Given the state of the property market over the last year many clients of Fridaysmove have considered that their only financial option is to rent out their property in the event that they cannot sell. In the last 12 months the rental market has seen an increased number of new landlords who for the first time, are exposed to what can be a legal minefield. In the majority of cases the relationship between landlord and tenant goes smoothly but if it goes wrong, it could go seriously wrong. Having a disagreement between you and your tenant could become a drain on your time and resources. The best way to avoid issues with your tenants would be to take legal advice at the outset.
Fridaysmove are happy to deal with most areas of landlord and tenant work, and whilst we do not deal with the litigious side of disagreements, we firmly believe that prevention is the best cure. Before you even look for a tenant please contact us for legal advice to help you determine the terms of the tenancy which would be built in to your “tenancy agreement”. This agreement needs to be tailored for your needs.
A tenancy agreement is a contract between you and your tenant. Although in England and Wales there is technically no law to say that landlords have to provide a written tenancy agreement it is certainly a good idea to do so. In the absence of a written agreement if you have a dispute with your tenant it is simply a matter of your words against the tenant’s as to what was agreed.
The main advantage of having a written tenancy agreement is that it clearly sets out your rights and responsibilities as landlord in a way that is enforceable in a Court of law. This keeps disagreements to a minimum because both sides are sure where they stand at the beginning. There are some essential tips that new landlords need to be made aware of. The list below is not comprehensive and we would invite you to speak to us before you let out your property.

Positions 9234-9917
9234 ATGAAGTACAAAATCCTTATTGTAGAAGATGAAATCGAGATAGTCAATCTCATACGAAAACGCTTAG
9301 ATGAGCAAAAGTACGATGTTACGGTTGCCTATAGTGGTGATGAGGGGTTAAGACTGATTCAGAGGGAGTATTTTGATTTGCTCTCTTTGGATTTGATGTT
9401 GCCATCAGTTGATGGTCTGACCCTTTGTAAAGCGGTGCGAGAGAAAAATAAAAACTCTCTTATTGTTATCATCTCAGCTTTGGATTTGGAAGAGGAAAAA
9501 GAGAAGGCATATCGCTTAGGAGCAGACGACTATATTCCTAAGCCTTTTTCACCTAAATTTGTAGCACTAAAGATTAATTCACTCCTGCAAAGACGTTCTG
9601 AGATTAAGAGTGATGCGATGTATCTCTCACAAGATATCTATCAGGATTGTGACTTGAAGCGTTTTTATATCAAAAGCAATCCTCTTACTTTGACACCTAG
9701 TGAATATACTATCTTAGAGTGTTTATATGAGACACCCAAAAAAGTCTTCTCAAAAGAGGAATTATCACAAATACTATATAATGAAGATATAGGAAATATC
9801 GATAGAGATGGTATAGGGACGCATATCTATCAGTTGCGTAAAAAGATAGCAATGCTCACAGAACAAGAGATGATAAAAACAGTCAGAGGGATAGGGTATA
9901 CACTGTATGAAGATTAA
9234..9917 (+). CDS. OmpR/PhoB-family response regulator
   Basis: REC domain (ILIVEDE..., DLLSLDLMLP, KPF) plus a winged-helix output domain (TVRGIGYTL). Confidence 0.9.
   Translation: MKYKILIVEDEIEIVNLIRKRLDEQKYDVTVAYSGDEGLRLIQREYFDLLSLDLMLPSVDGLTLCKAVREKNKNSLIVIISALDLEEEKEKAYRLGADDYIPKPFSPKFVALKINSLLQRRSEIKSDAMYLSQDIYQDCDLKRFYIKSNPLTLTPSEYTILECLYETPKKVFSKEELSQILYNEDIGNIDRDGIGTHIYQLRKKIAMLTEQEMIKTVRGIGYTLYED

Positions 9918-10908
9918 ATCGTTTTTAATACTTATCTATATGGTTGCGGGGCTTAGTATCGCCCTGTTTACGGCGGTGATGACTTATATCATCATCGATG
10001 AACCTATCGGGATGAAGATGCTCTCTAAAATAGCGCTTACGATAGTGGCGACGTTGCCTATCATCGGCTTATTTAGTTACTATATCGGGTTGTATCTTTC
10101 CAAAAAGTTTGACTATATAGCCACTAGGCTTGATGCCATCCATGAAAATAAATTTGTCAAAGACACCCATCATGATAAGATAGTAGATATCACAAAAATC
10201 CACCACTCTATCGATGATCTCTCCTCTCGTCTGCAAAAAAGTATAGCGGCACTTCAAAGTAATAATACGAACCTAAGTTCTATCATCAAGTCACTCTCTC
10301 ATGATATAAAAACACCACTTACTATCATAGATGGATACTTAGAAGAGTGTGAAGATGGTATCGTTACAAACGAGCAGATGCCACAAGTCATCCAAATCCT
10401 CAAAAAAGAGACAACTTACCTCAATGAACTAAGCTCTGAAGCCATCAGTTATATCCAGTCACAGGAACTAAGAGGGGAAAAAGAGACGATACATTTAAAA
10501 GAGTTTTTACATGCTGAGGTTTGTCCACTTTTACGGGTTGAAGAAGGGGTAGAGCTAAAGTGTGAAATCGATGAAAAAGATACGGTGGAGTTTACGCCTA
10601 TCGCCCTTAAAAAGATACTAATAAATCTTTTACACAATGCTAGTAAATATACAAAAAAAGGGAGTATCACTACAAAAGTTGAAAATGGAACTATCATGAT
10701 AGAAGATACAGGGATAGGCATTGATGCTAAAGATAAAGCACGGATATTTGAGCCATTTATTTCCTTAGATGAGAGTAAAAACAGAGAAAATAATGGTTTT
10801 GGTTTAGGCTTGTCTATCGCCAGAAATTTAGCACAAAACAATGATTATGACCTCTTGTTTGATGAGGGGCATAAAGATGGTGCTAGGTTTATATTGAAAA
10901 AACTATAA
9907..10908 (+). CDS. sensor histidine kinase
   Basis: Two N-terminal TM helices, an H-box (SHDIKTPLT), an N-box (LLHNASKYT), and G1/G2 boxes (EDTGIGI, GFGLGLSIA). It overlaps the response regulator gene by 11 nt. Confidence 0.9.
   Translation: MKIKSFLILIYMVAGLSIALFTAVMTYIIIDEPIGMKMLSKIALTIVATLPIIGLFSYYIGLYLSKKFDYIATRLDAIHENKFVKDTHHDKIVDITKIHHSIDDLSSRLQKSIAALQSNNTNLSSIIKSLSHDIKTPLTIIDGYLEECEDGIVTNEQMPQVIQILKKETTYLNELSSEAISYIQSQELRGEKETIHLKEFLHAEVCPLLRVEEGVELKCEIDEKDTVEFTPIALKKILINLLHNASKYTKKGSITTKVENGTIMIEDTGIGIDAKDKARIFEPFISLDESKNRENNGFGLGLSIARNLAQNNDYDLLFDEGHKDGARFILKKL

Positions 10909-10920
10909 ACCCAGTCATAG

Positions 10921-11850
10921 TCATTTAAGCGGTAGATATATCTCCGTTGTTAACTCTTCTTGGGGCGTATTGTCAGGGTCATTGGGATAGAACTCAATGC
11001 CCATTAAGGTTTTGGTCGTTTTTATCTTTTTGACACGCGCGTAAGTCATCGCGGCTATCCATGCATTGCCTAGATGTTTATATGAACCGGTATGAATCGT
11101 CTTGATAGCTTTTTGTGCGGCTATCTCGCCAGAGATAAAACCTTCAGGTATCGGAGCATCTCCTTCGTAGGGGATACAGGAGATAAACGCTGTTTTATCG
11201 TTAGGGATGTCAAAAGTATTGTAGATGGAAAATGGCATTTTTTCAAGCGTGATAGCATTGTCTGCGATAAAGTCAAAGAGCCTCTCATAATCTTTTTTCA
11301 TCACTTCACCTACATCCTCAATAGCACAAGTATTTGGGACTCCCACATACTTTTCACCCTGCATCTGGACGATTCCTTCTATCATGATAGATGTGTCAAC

Check with your Mortgage Provider
If you have a mortgage on your property that you wish to let you must contact your mortgage provider and obtain permission in writing before letting out the property. In the absence of this your lender could accuse you of being in breach of your mortgage conditions. If your property is leasehold you will need the consent of your freeholder or managing agent. The terms as to extent of the permission required will be set out in your lease which we will happily look at for you, especially as it is within your Home Information Pack that we hold.
- Appliance Care
It is your legal requirement to ensure that all electrical appliances such as cookers and central heating systems and boilers have been checked and meet with health and safety standards. Gas safety checks must be carried out every 12 months by a CORGI registered engineer and a record of checks kept for two years. If you are renting through an agent please give your agent a copy of the record as they must issue it to any new tenants before they move in. It is also a good idea to check the smoke alarms at the property.
- Tax Matters
Do not forget that the rental income on the property may be subject to tax, details of which must be submitted on a self-assessment tax return to the Revenue. Please check with your accountant as to the particular tax issues.
- Insurance Issues
You must inform your building insurance provider that the property is a let and update the contents insurance policy accordingly.
- Landlord Inventory
This is one of the single most important documents in the letting process. This document details the contents of the property you will be leaving for the tenants to use and the condition that they are in on the day the tenant moves in. You should also include any existing cosmetic blemishes such as flaking paint or stains on the carpets, etc. . You should be extremely thorough and give this your full attention. On the move in date for the tenant both the tenant and the agent (or you if you are letting privately) should agree the exact condition and contents of the property and this should be recorded in the inventory. It is usual for all parties to initial each page of the inventory and sign it.